Hod Lipson

How does Eureqa’s performance, in terms of predictive accuracy and simplicity, compare to other machine learning methods, such as Neural Networks, Support Vector Machines, Decision Trees, and simple Linear Regression?

To answer this question we did a simple comparison. We ran Eureqa on seven test-cases for which data is publically available, and compared performance to four standard machine learning methods. The implementations used were the WEKA codes, with settings optimized for best performance:

**Linear Regression**: Fit a linear equation of the form y=a_{1}x_{1}+ a_{2}x_{2}+ a_{3}x_{3}… using least squares method. This approach is the traditional regression method used in many statistical regression software packages**Decision trees (DT)**: This process tries to find multiple linear regression models, each for a different part of the dataset. The dataset is portioned using conditions on the input variables.**Neural Networks (NN)**: A classic multi-layer perceptron network attempts to learn to predict the output from the input using back-propagation learning method. Early-stopping using validation set is used, with a single hidden layer whose size is optimized automatically.**Support vector machines (SVM)**: Model the data as a combination of a few, selected data points (called support vectors).

We ran the tests on five datasets, obtained from the UCI Dataset repository. They included the Auto MPG Benchmark, the Challenger O-Ring Benchmark, the Concrete Compressive Strength Benchmark, the Solar Flare Benchmark, and the Coil 2000 Benchmark.

Each algorithm produced a result in a different format: Linear regression produced a hyperplane, while a neural network produced a connectivity weight matrix and Eureqa produced an analytical expression. One example result can be seen to the right. It is clear that some solutions are more complex than others. The more complex solutions involve more free parameters, or just take more ink to write down. Some solutions were more accurate than others: They produced less error when tested in a separate test dataset. Of course, we’d like to have a machine learning algorithm that produces models that are both accurate and simple, but that isn’t always the case.

We plotted the average performance of all five algorithms at a location corresponding to the average complexity and accuracy of the models they produced. In a complexity versus accuracy chart, we can see several regions. The top left region is where we would see algorithms that produced models that are fairly accurate, but have many free parameters, The bottom right region is where we would see algorithms that produce very simple solutions, even if they are somewhat less accurate. The top right region of the chart is the worst region to be in, where models are both complicated and not so accurate. And the bottom left region is where we find algorithms that produce models that are at the same time both simple and accurate.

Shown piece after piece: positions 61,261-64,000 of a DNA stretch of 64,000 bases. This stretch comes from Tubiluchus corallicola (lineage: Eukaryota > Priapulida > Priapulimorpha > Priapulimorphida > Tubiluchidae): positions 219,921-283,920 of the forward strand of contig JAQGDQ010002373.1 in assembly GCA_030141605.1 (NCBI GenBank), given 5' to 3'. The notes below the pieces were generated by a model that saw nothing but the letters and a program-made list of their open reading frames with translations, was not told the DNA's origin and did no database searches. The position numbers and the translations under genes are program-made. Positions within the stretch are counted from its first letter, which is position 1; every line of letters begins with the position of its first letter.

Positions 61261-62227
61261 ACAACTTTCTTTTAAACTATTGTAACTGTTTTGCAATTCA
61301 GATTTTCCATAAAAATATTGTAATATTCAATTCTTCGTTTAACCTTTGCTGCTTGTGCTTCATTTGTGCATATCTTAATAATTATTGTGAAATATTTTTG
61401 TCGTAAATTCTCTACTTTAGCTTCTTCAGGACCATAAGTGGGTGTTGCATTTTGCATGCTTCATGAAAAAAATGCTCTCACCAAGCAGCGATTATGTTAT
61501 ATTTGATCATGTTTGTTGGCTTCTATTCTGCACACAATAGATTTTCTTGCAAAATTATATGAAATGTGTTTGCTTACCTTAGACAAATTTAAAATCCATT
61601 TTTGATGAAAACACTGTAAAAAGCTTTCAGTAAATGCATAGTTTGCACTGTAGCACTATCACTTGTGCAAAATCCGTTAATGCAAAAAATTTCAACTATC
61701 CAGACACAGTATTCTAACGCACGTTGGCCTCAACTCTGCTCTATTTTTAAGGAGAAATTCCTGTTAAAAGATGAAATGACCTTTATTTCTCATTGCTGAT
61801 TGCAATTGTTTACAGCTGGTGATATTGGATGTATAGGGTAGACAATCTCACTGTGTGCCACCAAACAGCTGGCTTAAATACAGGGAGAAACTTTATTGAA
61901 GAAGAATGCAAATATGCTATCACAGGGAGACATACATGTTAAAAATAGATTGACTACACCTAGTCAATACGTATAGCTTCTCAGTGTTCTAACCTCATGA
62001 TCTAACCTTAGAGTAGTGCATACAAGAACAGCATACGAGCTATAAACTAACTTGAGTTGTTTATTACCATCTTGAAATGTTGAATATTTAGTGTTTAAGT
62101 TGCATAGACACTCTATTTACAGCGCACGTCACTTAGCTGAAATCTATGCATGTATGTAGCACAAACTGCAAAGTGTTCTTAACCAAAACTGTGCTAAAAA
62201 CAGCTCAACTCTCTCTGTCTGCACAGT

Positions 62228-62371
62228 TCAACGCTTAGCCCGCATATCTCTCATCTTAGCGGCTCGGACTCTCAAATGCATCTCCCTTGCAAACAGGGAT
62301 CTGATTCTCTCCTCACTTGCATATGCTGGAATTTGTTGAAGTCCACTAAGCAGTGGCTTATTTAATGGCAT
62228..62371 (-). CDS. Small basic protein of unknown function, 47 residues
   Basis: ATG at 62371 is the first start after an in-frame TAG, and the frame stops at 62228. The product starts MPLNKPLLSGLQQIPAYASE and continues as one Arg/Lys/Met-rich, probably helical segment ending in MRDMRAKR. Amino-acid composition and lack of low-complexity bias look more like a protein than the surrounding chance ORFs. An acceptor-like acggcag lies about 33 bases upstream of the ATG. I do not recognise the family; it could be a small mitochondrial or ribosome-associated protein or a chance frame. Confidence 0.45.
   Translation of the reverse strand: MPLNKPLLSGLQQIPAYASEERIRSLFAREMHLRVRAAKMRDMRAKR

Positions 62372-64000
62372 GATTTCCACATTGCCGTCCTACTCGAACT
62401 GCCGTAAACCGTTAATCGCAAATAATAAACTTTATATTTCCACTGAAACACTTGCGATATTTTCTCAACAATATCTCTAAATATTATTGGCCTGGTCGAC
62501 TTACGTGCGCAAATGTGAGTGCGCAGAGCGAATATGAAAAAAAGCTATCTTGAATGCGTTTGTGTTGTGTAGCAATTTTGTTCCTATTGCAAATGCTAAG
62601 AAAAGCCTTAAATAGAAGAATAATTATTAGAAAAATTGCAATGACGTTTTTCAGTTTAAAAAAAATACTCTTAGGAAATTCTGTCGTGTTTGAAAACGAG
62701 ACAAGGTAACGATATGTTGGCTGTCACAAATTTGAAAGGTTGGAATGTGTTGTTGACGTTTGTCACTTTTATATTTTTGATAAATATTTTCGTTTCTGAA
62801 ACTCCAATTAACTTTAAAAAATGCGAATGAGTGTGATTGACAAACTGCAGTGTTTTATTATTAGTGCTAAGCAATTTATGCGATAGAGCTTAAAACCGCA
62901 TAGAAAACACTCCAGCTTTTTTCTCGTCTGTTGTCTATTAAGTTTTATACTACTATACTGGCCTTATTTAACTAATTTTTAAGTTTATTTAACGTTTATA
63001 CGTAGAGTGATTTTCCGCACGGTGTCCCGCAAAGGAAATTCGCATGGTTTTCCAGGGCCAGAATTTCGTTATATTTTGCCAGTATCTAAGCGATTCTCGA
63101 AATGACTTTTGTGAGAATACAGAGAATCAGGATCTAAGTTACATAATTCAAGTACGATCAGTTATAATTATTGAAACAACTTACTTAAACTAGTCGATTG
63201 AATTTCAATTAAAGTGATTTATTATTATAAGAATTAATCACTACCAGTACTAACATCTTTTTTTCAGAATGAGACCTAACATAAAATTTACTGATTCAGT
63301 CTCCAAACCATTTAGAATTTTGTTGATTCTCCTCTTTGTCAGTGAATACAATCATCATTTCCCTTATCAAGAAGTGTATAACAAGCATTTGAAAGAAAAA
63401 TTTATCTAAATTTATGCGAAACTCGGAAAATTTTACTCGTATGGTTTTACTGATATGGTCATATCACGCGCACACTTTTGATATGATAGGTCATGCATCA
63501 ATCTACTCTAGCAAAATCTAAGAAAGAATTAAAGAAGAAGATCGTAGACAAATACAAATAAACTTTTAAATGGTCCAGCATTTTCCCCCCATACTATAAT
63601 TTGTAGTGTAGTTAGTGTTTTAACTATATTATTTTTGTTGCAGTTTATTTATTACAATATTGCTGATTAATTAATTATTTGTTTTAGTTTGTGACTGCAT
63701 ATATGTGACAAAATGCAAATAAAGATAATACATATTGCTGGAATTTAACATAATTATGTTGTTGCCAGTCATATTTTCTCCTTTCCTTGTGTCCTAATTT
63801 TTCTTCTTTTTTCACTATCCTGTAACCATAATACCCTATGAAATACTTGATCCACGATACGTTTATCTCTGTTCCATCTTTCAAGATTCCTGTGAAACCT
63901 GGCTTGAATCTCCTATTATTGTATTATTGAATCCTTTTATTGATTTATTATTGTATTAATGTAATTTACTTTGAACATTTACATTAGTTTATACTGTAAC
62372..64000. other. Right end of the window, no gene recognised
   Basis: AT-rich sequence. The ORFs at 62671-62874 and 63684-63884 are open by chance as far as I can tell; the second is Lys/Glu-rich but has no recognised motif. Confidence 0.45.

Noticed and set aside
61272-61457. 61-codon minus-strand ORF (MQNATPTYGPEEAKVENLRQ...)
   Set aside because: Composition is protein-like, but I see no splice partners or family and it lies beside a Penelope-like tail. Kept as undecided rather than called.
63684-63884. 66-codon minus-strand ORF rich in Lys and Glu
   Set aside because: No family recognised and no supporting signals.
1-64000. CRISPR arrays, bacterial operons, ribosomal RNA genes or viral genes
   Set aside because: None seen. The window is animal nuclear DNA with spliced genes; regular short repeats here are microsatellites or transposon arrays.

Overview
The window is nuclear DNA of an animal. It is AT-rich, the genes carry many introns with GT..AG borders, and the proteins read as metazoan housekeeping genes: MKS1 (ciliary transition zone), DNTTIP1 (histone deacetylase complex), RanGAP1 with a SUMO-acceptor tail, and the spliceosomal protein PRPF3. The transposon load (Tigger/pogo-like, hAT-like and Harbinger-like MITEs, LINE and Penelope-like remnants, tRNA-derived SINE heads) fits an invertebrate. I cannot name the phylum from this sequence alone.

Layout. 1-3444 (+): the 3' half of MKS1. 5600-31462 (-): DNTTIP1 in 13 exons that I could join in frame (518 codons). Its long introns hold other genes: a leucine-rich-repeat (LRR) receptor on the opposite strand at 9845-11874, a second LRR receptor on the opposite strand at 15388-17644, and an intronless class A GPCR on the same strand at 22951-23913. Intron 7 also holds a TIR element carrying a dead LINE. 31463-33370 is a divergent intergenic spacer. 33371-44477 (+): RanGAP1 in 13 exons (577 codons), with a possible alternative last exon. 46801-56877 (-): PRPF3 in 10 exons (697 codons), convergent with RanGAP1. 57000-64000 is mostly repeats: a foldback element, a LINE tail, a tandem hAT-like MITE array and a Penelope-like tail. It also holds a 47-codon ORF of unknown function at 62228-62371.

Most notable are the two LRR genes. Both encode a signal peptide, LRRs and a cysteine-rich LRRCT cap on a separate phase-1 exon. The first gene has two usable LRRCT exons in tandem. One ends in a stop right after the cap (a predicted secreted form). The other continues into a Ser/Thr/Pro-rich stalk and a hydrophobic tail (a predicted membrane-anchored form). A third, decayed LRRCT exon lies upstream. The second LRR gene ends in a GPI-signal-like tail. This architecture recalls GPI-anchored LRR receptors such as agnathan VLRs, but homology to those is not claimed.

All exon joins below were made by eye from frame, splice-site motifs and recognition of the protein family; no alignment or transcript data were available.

It appears that Eureqa’s use of symbolic regression produces models that are both more accurate and simpler than other machine learning methods, but what’s the catch?

There is no free lunch. Symbolic regression is substantially more computationally intensive when compared to neural networks, SVMs and Linear regression. Luckily, however, while accuracy and simplicity are priceless, computational power can be bought on-demand with platforms like Amazon EC2.

Topics: hod lipson, symbolic regression

Great comparison! And quite believable. My issue with Eureqa after several passes at it was that the resulting equation wasn’t generalizable to anything other than the data used in model calibration. In other words I couldn’t simply take the function it produced and validate the results. That’s a big problem.

Thanks for your comment. You can always “copy and paste” the equation to try it on new data, or use the “Evaluate and predict” tool on the “Report/Analyze” pane to run it on new data.

Note that Eureqa automatically validates the results on a portion of your data which it does not use for training. So when Eureqa reports an accuracy metric, it was measured on the validation set.

Very important to know that it’s self validating from data held from the original training data. Can you say what %?

The visual dynamic error rate and color coded best fit are cool. Very intuitive!!

Hi Jim,

By default, the split between validation and training data is dependent on the amount of input data entered.

Important to note: you can adjust the split from within Eureqa.

-Matt

Here is actually a separate blog post which details data-splitting in Eureqa:

http://blog.nutonian.com/bid/312708/Setting-and-using-validation-data-with-Eureqa

Unless you are using Best Subsets Regression, this doesn’t seem to be a fair comparison for Linear Regression. It is comparing a single model versus the choice among possible models available to other methods.

I agree that it is a useful benchmark, but in practice you would not stop looking for a better model after a single linear regression.

Dear Hod,

Is there any scientific publication with your performance results of Eureqa?

Thank you!

The linear regression example is very badly misrepresented. If one were to use an adequate set of primitive functions for an OLS, and then used a standardized dimension reduction such as AIC/BIC based stepwise regression, then the solution found would perform much better than Eureqa and much faster. Where Eureqa is most valuable is where the solution space is not C1 to C3, or in some sense discontinuous. Neural Nets are much more powerful and susceptible to misuse. Eureqa is golden with respect to being able to interpret the results by inspection and perform analysis like linear regression. Neural nets with more than one hidden layer are a nightmare to completely impenetrable with respect to interpretation.